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'[EE]: Simulating a printer'
2002\08\24@100610 by Rodrigo Real

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Hi,

I have a laboratory equipment that performs some chemical data
analysis and emits a printed report. The printer port is the only
output interface to the world.

The problem is that I would like to capture the data with a computer.
I tried, ingenuously, to make a polling software to read the data, of
course it failed loosing some characters. Even though I have taken
care of the handshaking, I guess the problem is with the STROBE short
duration.

I have searched the Internet for a simple solution, but I still did
not found, everybody that had the same problem solved in some other
way.

I have found LPTCAP
(http://home.clear.net.nz/pages/kheidens/lptcap/lptcap.htm), which
seems to do the job, but I would like to know your opinion about what
would be the best choice.

I think that maybe the simplest thing to do is to convert the parallel
signal to serial, and read it nicely through the serial port. But I don't
know exactly how can I convert the parallel signal sent to a printer
to a serial one.

Any comments should help,
Thanks,
Rodrigo

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2002\08\24@102405 by Russell McMahon

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I have PRN2FILE dated 1988 ! - it was a PC magazines utility.
As the name suggests, it sends printer output to a file.

Used to work well for me but haven't used it in a long while.
This works from DOS which may not be what you have.
If you want a copy (all 1,392 bytes :-) ) email me privately and I'll send
you a copy.


       Russell McMahon

> I have a laboratory equipment that performs some chemical data
> analysis and emits a printed report. The printer port is the only
> output interface to the world.
>
> The problem is that I would like to capture the data with a computer.
> I tried, ingenuously, to make a polling software to read the data, of
> course it failed loosing some characters. Even though I have taken
> care of the handshaking, I guess the problem is with the STROBE short
> duration.

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2002\08\24@114555 by Pic Dude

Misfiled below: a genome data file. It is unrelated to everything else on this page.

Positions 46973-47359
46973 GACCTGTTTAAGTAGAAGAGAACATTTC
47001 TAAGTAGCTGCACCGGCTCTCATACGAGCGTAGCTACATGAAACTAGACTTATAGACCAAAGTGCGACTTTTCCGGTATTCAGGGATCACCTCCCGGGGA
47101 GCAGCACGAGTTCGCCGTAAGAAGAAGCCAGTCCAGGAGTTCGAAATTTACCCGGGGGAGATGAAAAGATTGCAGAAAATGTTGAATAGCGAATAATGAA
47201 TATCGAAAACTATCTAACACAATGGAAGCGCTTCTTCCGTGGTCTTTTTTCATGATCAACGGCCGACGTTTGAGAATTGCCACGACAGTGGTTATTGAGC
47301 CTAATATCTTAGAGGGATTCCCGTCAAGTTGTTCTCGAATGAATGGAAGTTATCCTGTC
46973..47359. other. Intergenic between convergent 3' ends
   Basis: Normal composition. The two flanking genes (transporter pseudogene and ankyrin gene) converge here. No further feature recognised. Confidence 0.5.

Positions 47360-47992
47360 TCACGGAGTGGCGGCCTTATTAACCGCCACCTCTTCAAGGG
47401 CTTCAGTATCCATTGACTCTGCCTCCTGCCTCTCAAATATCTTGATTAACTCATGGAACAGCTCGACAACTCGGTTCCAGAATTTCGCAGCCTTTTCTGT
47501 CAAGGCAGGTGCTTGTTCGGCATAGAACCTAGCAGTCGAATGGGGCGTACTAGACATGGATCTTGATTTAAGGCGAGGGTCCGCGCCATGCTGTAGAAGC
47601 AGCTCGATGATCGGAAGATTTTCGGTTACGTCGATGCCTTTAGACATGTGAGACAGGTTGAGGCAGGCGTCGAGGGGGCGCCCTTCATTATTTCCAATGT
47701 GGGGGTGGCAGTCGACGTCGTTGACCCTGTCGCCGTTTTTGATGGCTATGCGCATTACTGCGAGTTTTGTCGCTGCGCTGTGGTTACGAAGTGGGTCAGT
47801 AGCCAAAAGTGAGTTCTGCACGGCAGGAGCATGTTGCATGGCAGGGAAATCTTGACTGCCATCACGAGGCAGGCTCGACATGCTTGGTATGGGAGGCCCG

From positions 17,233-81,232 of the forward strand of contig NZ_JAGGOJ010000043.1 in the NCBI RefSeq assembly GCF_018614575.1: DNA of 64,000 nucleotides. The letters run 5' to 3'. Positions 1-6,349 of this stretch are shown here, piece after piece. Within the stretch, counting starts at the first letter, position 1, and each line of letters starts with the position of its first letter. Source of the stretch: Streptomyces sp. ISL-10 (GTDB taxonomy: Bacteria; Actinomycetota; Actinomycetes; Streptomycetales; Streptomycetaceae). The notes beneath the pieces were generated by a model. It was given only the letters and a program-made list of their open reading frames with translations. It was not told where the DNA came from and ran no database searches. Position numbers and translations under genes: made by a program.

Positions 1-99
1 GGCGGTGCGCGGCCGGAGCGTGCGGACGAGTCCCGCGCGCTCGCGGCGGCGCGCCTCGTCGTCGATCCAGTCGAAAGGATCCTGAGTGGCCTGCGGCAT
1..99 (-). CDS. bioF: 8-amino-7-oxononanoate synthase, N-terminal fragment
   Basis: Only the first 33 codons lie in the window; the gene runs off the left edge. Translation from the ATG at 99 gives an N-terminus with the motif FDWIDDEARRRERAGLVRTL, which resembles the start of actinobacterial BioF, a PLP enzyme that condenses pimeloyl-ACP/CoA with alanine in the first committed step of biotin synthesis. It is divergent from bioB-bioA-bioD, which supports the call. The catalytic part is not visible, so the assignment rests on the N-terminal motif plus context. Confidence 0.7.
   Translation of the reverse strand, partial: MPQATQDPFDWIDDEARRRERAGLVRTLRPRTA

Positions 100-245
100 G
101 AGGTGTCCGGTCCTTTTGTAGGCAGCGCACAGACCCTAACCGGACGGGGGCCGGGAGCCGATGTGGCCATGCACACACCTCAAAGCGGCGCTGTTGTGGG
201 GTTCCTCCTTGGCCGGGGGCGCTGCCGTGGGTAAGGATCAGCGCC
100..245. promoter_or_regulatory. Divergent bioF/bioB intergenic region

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Depending on what you mean by "capture", how about dumping
the output to Adobe PDF Writer, then performing any (manual)
analysis on that?  If automated, you'll probably need
something more low-level.

Either way, why do you say that converting to serial is
the simplest thing?  I would think that working with parallel
signals is easier.

Cheers,
-Neil.



> {Original Message removed}

2002\08\24@115900 by Rodrigo Real

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Hi Russell


Maybe I my explanation was not clear, I am not very good in english.

My problem, by now, is to capture the PRN file, if I had the PRN file
I could use the software you suggested, and probably I would like to
have it.

I think that PRN2FILE does a sort of a conversion from a PRN file to
a text file, isn't it?

In practice what I need is to connect a cable from equipment I
mentioned to the computer and simulate a printer behavior.

Thanks for your help,
When I got the PRN file, I will email you to obtain PRN2FILE.

[]s
Rodrigo

Russell McMahon writes:
> I have PRN2FILE dated 1988 ! - it was a PC magazines utility.
> As the name suggests, it sends printer output to a file.

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2002\08\24@141902 by Peter L. Peres
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On Sat, 24 Aug 2002, Rodrigo Real wrote:

>Hi Russell
>
>
>Maybe I my explanation was not clear, I am not very good in english.
>
>My problem, by now, is to capture the PRN file, if I had the PRN file
>I could use the software you suggested, and probably I would like to
>have it.

Try to manipulate the READY/BUSY signal with a flipflop instead of that
complex NZ project. You'd clear the BUSY signal and the machine would set
it with a STB. Then you can read 8 bits and clear the flipflop again.
This could be done directtly with a PIC. If the machine ignores READY then
you have a problem. But I've never seen anything drive a pp that ignores
the READY/BSY signal.

Peter

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2002\08\24@142132 by Tom Messenger

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Hi Rodrigo

I agree with you about converting the parallel data to serial and reading
it into the pc that way. You won't need to write pc software for this; you
should be able to use a terminal program to capture the data.

There are parallel to serial converters on the market - or at least there
used to be. That might be the fastest way to solve your problem.

If not, it should not be very difficult to wire up a pic to do the job.
There is *plenty* of information on the net about the centronics parallel
port.

I am assuming that your equipment that generates the data uses handshaking
signals to avoid over-running the printer.  If so, you let the pic toggle
these to control the flow of data. Latch a byte, send it to the uart (or
bit-bang if you like) and continue.  It takes more time to describe than to
actually do it.

Good luck!
Tom M.


At 10:15 AM 8/24/02 -0300, you wrote:
{Quote hidden}

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2002\08\24@142749 by Rodrigo Real

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Hi

Pic Dude writes:
> Either way, why do you say that converting to serial is
> the simplest thing?  I would think that working with parallel
> signals is easier.

It seems to me that converting that parallel data to serial would turn
the handshaking to be performed in hardware, so it will be fast, and I
would not loose (synchronization) strobes and bytes
consequently. Additionally I could be helped by the serial port
buffer.

About the PDF Writer, I don't know if I understand your suggestion,
but I would need to configure a printer like I do in my computer,
isn't it? The problem is that the equipment is "closed", it just sends
ascii data to a printer.

[]s
Rodrigo

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2002\08\24@142907 by Dale Botkin